Puck Pieterse is bunnyhopping her way through the ranks

She's known for bunnyhopping the barriers in cyclocross but that's not the 20-year-old super talent's only off-road endeavour.

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Puck Pieterse has become synonymous with bunnyhopping. The 20-year-old is one of only a few female cyclocross racers who can do it every time while her competitors dismount and run. 

“It’s way better if you can do it,” she tells me. If only it were that simple for everyone.

But what did it take for Pieterse to gain the edge that sees her able to ride away from the field? Her answer is equally straightforward: “Lots of practice, actually.” 

“At the races, all the boys could always do the cool tricks. And I wanted to do that too. So I just started practising outside, trying to wheelie and everything. And I’m happy I did that when I was younger because now the skills are quite easy to do.” 

Having seen Pieterse’s repertoire of wheelies, bunnyhops, and other tricks first-hand she really does make them look easy, and it is clear that her skills are borne out of having fun.  

“When I was young and watching cyclocross races when you see the men do it, you want to do it too,” she says. Now, she and the other up-skilled women are there for aspiring girls to see.  “I think when girls are now looking at the TV and see me, Anniek [van Alphen] and Anna [Kay] all bunnyhop they will do it too,” she says. 

That’s not to say that Pieterse was devoid of female role models coming into the sport. Indeed, she has one of the best cyclists in the world to look to as a home-grown hero in the form of Marianne Vos, whom she describes as her “biggest idol” in the sport. Over in her other discipline, cross-country mountain biking, she cites another multi-disciplinary  rider, Jolanda Neff, as a role model.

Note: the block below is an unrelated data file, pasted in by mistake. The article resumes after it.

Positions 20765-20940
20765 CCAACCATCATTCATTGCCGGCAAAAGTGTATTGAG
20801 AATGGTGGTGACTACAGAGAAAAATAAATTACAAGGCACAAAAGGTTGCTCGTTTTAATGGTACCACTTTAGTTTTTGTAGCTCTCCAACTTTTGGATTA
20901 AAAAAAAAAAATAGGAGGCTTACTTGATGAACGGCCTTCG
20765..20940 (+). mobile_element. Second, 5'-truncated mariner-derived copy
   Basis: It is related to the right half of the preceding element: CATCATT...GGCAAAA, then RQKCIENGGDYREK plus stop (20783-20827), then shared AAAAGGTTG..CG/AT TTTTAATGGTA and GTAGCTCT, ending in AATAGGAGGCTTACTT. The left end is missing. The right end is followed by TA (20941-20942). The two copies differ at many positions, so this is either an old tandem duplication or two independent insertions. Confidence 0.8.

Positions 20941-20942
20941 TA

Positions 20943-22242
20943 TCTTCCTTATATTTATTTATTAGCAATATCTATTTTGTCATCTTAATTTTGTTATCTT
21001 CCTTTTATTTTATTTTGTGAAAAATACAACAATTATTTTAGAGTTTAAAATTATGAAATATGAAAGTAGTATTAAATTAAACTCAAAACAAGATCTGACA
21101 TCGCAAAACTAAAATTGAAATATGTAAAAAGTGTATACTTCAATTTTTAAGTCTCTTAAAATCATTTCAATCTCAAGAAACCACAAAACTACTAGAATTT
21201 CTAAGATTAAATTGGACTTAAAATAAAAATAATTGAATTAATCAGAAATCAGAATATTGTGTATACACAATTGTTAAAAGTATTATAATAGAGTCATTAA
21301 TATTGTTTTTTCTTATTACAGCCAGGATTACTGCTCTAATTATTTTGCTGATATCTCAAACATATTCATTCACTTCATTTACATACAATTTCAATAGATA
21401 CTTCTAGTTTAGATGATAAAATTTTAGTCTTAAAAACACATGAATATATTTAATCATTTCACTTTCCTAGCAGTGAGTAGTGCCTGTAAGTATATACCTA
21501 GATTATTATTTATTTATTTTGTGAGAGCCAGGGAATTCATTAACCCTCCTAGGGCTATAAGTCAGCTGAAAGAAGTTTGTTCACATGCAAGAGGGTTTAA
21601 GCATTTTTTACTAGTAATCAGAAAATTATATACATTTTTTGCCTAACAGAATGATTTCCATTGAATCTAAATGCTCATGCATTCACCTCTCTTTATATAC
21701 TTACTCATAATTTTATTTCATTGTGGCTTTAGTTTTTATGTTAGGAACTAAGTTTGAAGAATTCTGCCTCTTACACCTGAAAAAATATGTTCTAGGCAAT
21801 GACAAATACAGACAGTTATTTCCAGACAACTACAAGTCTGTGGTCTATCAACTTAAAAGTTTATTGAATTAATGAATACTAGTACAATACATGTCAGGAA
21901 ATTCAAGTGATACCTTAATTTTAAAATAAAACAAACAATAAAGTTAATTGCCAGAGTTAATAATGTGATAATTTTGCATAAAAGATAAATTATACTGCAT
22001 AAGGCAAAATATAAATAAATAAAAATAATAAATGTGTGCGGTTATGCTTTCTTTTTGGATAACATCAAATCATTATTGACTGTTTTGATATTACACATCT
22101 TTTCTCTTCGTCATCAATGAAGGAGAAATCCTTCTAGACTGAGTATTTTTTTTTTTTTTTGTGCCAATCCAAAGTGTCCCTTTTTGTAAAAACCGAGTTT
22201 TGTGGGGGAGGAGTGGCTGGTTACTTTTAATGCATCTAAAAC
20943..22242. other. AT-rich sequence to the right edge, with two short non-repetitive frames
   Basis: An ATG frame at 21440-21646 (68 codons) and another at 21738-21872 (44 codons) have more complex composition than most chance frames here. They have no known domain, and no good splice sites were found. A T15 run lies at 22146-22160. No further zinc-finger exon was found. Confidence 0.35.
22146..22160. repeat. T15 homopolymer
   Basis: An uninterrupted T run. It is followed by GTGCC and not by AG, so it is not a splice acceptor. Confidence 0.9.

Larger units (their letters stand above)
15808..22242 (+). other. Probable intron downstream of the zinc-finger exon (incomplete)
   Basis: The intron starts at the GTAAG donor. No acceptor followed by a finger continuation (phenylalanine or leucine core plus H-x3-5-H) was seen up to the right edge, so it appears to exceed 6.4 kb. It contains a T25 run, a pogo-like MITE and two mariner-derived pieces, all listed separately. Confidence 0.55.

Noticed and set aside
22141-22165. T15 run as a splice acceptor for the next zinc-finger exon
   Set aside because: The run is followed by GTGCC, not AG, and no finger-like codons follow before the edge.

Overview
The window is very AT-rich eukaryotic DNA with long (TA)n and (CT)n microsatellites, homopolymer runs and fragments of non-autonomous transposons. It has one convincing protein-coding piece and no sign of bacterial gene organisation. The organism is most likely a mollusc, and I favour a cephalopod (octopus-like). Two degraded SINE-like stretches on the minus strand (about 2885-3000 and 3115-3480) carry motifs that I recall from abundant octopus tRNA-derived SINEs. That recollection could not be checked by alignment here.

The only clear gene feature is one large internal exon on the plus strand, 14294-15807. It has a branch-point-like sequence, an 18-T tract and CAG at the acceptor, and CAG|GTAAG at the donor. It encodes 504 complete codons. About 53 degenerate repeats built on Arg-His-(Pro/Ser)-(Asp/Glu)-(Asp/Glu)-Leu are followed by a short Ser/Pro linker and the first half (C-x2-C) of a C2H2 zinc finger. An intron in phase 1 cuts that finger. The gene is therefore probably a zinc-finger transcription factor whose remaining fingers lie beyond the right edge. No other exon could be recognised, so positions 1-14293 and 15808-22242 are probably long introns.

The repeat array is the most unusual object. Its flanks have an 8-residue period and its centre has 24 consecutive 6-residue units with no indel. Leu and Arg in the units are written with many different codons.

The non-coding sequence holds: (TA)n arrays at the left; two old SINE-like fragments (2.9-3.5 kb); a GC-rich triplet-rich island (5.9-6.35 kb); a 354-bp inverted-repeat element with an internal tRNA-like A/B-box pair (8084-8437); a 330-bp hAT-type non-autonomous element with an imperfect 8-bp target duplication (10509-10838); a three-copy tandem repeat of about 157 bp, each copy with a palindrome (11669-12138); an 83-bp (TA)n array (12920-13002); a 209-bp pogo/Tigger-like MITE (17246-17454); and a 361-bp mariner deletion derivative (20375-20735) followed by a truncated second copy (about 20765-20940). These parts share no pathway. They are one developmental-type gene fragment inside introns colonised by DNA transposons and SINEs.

Although most know Pieterse primarily as a cyclocross star, it is in the latter discipline that she has been quietly working towards a very big goal: the Paris 2024 Olympic Games –  and she’s well on course. Pieterse podiumed at every round of the U23 UCI mountain bike world cup in 2022 and took second at the U23 world championships behind the even more precociously talented Line Burquier. 

“When I came over the finish I was like ‘ah second is good, but I wanted to win,’” she recalls. “Then later when I got on the podium and stuff, I felt how special it was. And Line who got first, she was just better that day. It wasn’t an unfair win or something. So yeah, now I’m happy that I got second.”

Pieterse’s team, Alpecin-Deceuninck, are perhaps better known for a certain other multidisciplinary sensation, but the young Dutchwoman is every bit the star in the making herself, something which the team clearly believes in enough to invest heavily in her development. 

“Coming up to World Champs we did lots of training with the team and went on an altitude camp and everything just to prepare for Worlds,” she says.   

As part of her pathway to Paris, Pieterse’s XCO results had to place her within the top-4 ranked U23 riders in the world in order for the 20-year-old to graduate to the elite category for 2023 – a category she already competes in in cyclocross in the absence of an U23 series.